Kidambi Srikanth And PV Sindhu Raise the Bar for Indian Badminton
In what was a landmark year for Indian badminton, Srikanth and Sindhu raised the bar, after scaling new heights. While the former won four Superseries titles— the most in a year —Sindhu returned with two Superseries titles, to go with silver medals at the World Championships and Dubai Superseries final.
PV Sindhu with Pullela Gopichand and Kidambi Srikanth (Getty Images)
Right at the start of 2017, what would have been the hopes of an average sports fan in India? Nothing much. Just continued greatness from Virat Kohli, titles from shuttler PV Sindhu, and a few good wins from Kidambi Srikanth. In a 'sports glory' starved nation, this is much more than one would ever need to keep the interest going. But what transpired this year, is nothing short of astonishing. The innumerable accolades only our shutters have managed win, have for sure, made them one of the most successful in the world.
In what was a landmark year for Indian badminton, Srikanth and Sindhu raised the bar, after scaling new heights. While the former won four Superseries titles— the most in a year —Sindhu returned with two Superseries titles, to go with silver medals at the World Championships and Dubai Superseries final. It all started with Sindhu's exploits at the Indian Open Superseries in March. The lanky Hyderabadi was on a rampage, and swept through all her opponents with utmost ease. The best was reserved for the finals, where in a repeat of the Rio Olympics finals, she beat Spain's Carolina Marin 21-19, 21-16.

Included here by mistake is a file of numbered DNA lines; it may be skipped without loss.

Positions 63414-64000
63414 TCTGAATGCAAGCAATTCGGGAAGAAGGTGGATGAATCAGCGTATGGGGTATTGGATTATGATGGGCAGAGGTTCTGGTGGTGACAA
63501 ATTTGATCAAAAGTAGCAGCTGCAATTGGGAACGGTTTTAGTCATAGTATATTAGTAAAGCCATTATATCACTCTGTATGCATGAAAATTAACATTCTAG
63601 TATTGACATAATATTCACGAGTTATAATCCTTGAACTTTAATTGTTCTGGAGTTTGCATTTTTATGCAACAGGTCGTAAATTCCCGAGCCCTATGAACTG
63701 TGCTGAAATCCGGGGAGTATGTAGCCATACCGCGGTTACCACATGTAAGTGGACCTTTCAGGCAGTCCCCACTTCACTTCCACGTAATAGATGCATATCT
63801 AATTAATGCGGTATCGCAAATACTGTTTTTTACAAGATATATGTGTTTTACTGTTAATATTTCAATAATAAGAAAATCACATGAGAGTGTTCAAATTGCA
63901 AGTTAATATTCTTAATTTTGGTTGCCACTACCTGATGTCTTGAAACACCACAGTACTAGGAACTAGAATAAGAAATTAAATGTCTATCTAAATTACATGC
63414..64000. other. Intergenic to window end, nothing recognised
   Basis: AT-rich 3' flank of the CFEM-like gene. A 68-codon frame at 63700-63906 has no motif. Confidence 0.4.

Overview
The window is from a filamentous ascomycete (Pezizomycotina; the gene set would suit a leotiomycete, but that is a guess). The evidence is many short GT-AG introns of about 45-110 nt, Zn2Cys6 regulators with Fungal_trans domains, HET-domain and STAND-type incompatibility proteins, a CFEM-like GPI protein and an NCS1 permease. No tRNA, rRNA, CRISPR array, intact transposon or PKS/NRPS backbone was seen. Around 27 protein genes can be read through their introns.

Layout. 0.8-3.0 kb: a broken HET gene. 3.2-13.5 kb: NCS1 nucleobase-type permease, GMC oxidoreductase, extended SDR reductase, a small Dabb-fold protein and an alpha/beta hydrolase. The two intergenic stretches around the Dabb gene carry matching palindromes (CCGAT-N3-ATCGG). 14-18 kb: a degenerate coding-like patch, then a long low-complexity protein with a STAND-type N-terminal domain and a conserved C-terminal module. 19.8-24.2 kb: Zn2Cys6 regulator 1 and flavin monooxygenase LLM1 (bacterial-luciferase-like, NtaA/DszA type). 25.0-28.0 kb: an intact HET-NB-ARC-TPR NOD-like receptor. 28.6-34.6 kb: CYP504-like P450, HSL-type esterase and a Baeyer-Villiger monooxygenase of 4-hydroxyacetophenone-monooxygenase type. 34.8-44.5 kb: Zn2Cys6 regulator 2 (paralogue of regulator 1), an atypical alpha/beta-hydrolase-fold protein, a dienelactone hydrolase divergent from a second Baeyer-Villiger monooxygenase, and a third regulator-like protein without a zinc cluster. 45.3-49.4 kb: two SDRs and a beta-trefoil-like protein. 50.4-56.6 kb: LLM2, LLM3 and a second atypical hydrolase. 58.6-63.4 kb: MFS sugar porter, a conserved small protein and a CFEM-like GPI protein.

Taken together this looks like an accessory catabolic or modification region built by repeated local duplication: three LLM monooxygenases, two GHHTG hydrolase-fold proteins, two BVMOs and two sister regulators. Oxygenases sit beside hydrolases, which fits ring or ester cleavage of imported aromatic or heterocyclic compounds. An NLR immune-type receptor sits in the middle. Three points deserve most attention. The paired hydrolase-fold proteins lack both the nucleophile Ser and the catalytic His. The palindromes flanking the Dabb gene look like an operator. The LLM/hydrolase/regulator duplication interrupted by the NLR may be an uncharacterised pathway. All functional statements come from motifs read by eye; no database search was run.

And then it was the turn of Srikanth to win, whatever came his way. In almost four months he won as many tournaments, taking down some of the best shuttlers in the world. The first finals of the year for the Guntur lad was in Singapore Open, where he lost to compatriot B Sai Praneeth in the finals. Thereafter, he went on to win the Indonesia Open, Australia Open, Denmark Open and French Open.
Not just these two, but the year will be remembered for the exploits of HS Prannoy, and queen of Indian badminton Saina Nehwal. 2016 was far from being kind to the 27-year-old where she suffered a shock defeat to the world no. 61 Marija Ulitina, and also a severe knee injury.
The situation looked grim for her, and many feared that retirement was on the cards for her. In fact, Saina has herself admitted of getting disillusioned during the injury phase, and she wouldn't be here if not for her parents.
At the end of it all, she did make a comeback, and how. She came up with a bronze medal at the Glasgow World Championships, beating the likes of Kirsty Gilmour and Sung Ji Hyun.
Homecoming for Saina
It was during the World Championships, when the world saw head coach Pullela Gopichand cheering for Saina from the stands. While there were only speculations about the girl returning to Hyderabad, to train under Gopichand again, an official word was yet to come. Soon after the tournament, the news was confirmed by her then coach Vimal Kumar. It wouldn't be wrong to say that for the first time close to two years, the focus had shifted from Sindhu to Saina, and rightly so.